Israel and Jordan 18 Jan announced end to bilateral diplomatic crisis resulting from July 2017 killing of two Jordanians by Israeli guard at Israel’s embassy in Jordan and Israel agreed to pay compensation; dispute remained over whether Israel had apologised (or merely expressed regret) and whether it had committed to try guard (or merely continue internal review).
The season of Arab uprisings has not engulfed Jordan, but nor has it entirely passed the nation by. Pillars of the regime are showing cracks, and it ultimately will have to either undertake sweeping change or experience far-reaching turmoil.
A refugee crisis was feared before the coalition invasion of Iraq in 2003, but it came later than anticipated, and on a greater scale.
The horrifying 9 November 2005 suicide attacks against three hotels in Amman – with a toll of 60 dead and over 100 wounded – drove home two important messages.
This briefing is one of a series of occasional ICG briefing papers and reports that will address the issue of political reform in the Middle East and North Africa. The absence of a credible political life in most parts of the region, while not necessarily bound to produce violent conflict, is intimately connected to a host of questions that affect its longer-term stability:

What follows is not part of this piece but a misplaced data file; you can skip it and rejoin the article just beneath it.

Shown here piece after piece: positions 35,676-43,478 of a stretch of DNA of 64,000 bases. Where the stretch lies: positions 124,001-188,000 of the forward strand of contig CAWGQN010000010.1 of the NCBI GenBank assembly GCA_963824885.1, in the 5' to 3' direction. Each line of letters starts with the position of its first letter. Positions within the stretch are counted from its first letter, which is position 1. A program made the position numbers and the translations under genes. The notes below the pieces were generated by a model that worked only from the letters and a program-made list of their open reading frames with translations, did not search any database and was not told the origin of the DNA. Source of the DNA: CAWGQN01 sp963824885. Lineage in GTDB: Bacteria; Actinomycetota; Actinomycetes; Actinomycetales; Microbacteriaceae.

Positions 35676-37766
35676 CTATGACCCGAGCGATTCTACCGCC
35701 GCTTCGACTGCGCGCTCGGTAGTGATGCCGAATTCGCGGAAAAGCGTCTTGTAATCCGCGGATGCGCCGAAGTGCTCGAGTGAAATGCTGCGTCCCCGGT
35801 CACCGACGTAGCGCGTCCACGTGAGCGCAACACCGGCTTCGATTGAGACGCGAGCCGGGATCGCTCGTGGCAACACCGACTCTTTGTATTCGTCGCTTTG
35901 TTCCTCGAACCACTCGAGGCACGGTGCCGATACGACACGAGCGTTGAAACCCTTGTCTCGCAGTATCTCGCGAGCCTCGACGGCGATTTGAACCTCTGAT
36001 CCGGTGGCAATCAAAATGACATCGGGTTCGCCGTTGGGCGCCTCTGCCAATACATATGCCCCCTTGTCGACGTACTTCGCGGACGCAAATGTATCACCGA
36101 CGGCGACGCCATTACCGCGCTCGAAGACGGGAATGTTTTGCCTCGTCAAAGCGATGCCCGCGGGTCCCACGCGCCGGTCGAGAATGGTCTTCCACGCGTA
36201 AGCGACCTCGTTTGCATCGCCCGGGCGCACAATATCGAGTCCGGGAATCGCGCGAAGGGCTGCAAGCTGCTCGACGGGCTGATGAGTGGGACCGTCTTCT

In successive incidents over eight days in November 2002, the city of Maan in the south of Jordan was the scene of intense armed clashes between security forces and elements of the Maani population.
We are seeing a dramatic crisis between Jordan and Israel which makes de facto joint management [of the Holy Esplanade in Jerusalem] much more complicated.
Originally published in The New York Review of Books
Originally published in allhayat
Originally published in Le Figaro